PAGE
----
Volume 2-2013



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MINE YOURS & OURS: That Christmas shot above is a far cry from what is presently happening in the streets of Cairo, Greece, and even Sweden. Here is a plea for a global reset narrated against the awful news that has become the soundtrack of our lives. PLEASE PLAY LOUD ENOUGH TO WAKE THE NEIGHBORS.

NO MATTER WHAT SHE SAID: We have this cat, a Snowshoe Siamese, who my wife named "Magnolia Thunder Pussy" after a '60s San Francisco radio spot, and who came to us as a replacement for our dear deceased cat "Gary Gilmore", also named by my wife. (One can imagine the psychological damage or purr enlightenment the children have endured.) Anyway, "Maggie" was a rescue cat, plucked from the Stanford University campus by a student who found her injured, starving, alone; a refugee from God knows what. Maggie grew to the size of a house living in the student's apartment, but upon graduating Maggie's student-savior had to give her up to move wherever Stanford graduates move to, so she put Maggie on Craigslist and my wife brought this fat cat home. She slimmed down, given some room to roam, and is now a much different cat from that which she was when she came to us - accept for her monotonic meow. I have no idea what this cat is saying. It may be "hello"; it may be "there is a tarantula on your head", I don't know, it all sounds the same. I assume her issues in this song. PLEASE PLAY LOUD SO I CAN CLAIM THIS ON MY RESUME AS A BROADCAST PRODUCTION.



(Click here)

New Releases on RARadio: "Monica's Frock" by Signel-Z; "Natural Disasters" by Corey Landis; "1,000 Leather Tassels" by The Blank Tapes; "We Are All Stone" and "Those Machines" by Outer Minds; "Another Dream" by MMOSS; "Susannah" by Woolen Kits; Jim Morrison, Elvis Presley, Michael Jackson and other dead celebrities / news by A SECRET PARTY; "I Miss the Day" by My Secret Island,  "Carriers of Light" by Brendan James; "The Last Time" by Model Stranger; "Last Call" by Jay; "Darkness" by Leonard Cohen; "Sweetbread" by Simian Mobile Disco and "Keep You" from Actress off the Chronicle movie soundtrack; "Goodbye to Love" from October Dawn; Trouble in Mind 2011 label sampler; Black Box Revelation Live on Minnesota Public Radio; Apteka "Striking Violet"; Mikal Cronin's "Apathy" and "Get Along"; Dana deChaby's progressive rock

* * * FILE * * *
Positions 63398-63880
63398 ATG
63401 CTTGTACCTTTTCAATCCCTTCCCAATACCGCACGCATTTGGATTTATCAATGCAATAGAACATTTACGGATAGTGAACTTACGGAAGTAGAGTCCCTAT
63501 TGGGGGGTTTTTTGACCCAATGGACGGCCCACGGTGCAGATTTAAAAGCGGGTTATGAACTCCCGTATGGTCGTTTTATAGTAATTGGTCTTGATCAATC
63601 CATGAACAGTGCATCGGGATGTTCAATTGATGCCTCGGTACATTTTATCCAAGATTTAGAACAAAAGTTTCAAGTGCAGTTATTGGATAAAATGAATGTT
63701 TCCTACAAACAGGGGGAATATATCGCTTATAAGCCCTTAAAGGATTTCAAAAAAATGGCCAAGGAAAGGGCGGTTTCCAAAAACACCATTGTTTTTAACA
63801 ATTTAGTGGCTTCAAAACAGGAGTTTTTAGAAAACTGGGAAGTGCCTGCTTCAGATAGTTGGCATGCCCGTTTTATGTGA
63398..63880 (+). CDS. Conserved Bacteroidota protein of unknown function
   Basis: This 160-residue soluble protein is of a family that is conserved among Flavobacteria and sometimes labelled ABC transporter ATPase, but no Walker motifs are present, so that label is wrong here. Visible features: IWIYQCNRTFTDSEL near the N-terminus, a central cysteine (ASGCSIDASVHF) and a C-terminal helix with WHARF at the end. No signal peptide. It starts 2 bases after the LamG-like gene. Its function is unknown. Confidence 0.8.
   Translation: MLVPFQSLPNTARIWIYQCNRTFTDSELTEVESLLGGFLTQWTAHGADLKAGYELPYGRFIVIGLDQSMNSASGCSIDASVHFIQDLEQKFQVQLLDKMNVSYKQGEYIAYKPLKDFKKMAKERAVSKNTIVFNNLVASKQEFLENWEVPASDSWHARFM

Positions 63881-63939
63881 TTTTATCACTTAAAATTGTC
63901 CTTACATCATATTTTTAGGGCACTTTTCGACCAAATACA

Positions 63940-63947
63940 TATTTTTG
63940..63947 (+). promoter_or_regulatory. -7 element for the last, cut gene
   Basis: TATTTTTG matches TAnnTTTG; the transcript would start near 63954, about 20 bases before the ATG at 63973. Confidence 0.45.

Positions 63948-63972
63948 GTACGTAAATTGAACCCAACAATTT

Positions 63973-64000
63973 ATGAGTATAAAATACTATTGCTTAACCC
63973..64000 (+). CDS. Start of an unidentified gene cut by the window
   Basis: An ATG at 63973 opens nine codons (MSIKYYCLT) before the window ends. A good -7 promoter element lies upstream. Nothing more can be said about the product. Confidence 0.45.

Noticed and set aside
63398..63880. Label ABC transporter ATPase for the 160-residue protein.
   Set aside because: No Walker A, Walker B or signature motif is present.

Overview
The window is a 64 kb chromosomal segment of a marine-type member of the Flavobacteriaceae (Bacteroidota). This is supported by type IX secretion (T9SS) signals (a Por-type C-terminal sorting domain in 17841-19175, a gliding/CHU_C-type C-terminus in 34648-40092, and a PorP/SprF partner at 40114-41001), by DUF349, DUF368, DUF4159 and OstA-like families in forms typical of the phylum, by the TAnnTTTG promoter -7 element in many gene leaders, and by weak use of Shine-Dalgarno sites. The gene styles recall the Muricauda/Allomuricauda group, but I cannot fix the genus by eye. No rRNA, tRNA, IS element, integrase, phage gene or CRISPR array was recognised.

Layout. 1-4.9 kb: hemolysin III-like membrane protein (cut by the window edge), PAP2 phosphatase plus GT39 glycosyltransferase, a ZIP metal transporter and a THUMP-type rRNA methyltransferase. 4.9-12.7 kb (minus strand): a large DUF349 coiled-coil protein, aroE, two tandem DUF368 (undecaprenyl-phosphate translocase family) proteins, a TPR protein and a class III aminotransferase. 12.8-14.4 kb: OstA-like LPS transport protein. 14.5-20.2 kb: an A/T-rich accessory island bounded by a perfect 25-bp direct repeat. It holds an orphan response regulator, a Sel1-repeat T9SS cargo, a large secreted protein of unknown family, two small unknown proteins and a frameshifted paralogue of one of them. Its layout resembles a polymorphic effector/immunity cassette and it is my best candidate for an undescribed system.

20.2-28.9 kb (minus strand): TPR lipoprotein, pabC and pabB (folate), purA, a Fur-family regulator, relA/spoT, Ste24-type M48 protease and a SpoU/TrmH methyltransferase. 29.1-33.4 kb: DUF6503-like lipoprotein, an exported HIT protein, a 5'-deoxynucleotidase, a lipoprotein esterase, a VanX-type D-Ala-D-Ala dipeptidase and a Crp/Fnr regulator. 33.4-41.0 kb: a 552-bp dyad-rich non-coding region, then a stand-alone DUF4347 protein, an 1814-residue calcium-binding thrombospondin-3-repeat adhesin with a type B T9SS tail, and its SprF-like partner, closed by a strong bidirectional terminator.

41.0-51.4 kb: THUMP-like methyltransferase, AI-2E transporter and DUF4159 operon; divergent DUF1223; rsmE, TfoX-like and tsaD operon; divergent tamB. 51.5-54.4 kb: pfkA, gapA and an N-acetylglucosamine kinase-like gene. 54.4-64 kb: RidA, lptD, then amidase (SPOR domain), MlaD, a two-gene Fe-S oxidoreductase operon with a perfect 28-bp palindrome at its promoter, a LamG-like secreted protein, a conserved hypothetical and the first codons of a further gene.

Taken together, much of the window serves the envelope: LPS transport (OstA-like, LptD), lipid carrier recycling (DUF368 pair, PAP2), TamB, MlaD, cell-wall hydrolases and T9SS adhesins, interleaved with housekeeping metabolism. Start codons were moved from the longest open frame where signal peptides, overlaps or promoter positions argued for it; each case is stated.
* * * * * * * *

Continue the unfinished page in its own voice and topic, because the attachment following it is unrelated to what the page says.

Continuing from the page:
Memphis Rock'N Soul Hall of Fame - A plea for good intentions

Tim Ryan - Tool Cool for Just One Band

Amy Lavere - Memphis Upright

8 Days to Amsterdam - Memphis Power Pop

Reba Russell - Memphis Queen Rips up "When Love Came to Town"

Matt Nathansan on the SF Links










Learning from Jimmy Iovine

Interscope Records CEO Jimmy Iovine was featured in a recent piece in Rolling Stone, and it was one of those rare celebrity interviews that actually yield insight and useful information for people interested in music production and engineering. READ MORE...



"The Musical Meccas of the World"









Original Musical Compositions and Select Covers